The Coolest Experimental Planes of World War II

German Junkers Ju 390

About mid-way through the war, Luftwaffe high command realized the one error they had made in pre-war planning was that the air service had not developed a long-range heavy bomber that could strike the United States. This realization came as British and American heavy bombers were striking German cities.

So engineers got to work on developing a long-range heavy bomber and the Junkers Ju-390 was the result. Powered by six BMW 801 engines, the plane had a wingspan of 165 feet and a top speed of 314 miles per hour, with a range of more than 6,000 miles. The plane was part of the “Amerika Bomber” project and was being developed along with the Messerschmitt Me 264, the Focke-Wulf Ta 400 and the Heinkel He 277.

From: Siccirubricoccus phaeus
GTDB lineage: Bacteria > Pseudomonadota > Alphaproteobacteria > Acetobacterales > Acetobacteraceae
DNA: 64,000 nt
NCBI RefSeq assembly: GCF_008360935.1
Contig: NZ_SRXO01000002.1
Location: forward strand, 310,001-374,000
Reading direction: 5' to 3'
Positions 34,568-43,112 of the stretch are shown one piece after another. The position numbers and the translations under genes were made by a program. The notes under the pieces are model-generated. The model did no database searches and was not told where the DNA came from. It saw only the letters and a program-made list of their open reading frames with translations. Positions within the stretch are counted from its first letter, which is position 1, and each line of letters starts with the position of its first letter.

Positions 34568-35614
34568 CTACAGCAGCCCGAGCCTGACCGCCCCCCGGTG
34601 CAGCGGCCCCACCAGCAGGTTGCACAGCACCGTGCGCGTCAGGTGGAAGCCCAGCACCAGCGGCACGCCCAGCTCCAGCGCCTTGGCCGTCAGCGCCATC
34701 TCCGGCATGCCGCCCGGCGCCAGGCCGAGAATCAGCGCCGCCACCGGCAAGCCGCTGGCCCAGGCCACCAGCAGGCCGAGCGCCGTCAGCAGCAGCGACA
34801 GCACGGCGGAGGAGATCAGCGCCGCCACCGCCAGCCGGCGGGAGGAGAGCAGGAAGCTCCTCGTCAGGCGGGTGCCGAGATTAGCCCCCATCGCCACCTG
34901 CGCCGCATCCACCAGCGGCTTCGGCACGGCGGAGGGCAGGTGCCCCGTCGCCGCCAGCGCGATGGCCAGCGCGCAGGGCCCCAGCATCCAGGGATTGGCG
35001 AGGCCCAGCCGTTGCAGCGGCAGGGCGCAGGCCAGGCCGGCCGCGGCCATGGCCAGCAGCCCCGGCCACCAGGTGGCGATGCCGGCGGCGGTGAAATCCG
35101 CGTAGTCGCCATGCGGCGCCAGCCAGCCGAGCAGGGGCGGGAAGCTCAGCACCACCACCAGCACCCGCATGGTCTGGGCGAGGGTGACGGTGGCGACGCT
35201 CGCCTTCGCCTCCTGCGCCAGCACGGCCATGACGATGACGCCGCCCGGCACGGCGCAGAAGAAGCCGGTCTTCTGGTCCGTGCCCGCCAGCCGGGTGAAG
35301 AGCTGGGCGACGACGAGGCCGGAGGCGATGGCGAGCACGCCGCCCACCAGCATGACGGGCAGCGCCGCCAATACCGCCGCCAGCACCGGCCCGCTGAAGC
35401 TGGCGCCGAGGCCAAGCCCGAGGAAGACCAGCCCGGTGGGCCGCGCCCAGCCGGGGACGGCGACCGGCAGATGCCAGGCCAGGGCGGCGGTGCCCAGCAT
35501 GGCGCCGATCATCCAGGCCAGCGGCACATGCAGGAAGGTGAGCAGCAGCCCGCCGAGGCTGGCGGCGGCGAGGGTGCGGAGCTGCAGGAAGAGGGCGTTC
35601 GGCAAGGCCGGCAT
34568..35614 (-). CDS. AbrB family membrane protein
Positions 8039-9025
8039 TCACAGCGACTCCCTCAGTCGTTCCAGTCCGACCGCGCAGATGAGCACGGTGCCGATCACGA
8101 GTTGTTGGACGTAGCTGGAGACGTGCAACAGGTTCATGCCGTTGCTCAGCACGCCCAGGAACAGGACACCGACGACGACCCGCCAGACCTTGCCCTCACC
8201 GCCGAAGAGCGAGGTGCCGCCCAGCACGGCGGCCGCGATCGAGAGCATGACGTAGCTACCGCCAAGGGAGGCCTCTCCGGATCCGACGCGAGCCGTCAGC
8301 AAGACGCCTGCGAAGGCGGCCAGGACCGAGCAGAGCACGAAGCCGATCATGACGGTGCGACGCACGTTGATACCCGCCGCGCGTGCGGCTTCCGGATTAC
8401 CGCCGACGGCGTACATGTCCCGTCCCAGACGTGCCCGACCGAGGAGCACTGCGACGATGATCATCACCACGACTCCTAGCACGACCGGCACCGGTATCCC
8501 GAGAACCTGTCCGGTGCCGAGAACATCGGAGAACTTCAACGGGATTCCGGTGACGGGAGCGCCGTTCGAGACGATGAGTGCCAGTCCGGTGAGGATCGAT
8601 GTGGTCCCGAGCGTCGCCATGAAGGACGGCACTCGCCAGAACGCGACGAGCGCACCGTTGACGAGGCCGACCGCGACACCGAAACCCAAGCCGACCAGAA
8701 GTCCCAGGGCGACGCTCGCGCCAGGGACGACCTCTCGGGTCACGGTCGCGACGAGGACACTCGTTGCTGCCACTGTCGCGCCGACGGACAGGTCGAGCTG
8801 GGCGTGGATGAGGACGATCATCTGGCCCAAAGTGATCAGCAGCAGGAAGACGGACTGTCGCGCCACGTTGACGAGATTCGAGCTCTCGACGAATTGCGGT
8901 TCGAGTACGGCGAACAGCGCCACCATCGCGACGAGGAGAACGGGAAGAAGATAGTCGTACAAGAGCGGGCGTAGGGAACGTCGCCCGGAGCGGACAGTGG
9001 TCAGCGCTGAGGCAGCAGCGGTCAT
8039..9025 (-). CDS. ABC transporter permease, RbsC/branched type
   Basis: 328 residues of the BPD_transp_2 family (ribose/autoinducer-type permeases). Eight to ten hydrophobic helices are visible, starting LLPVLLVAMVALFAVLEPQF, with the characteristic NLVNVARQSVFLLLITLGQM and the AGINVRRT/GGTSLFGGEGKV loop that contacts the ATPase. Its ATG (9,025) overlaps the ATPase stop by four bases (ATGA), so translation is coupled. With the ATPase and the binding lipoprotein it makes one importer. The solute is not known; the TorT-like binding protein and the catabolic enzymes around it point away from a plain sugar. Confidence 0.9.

Test flights for the Ju-390 got underway in 1944 and the plane was found to be powerful and effective, but by then Germany was on the defensive and fighting for its survival, so offensive bomber projects were given low priority. Junkers could only produce two prototypes before the war’s end.

Some reports said that the Luftwaffe flew one of the prototypes into U.S. airspace before turning around.


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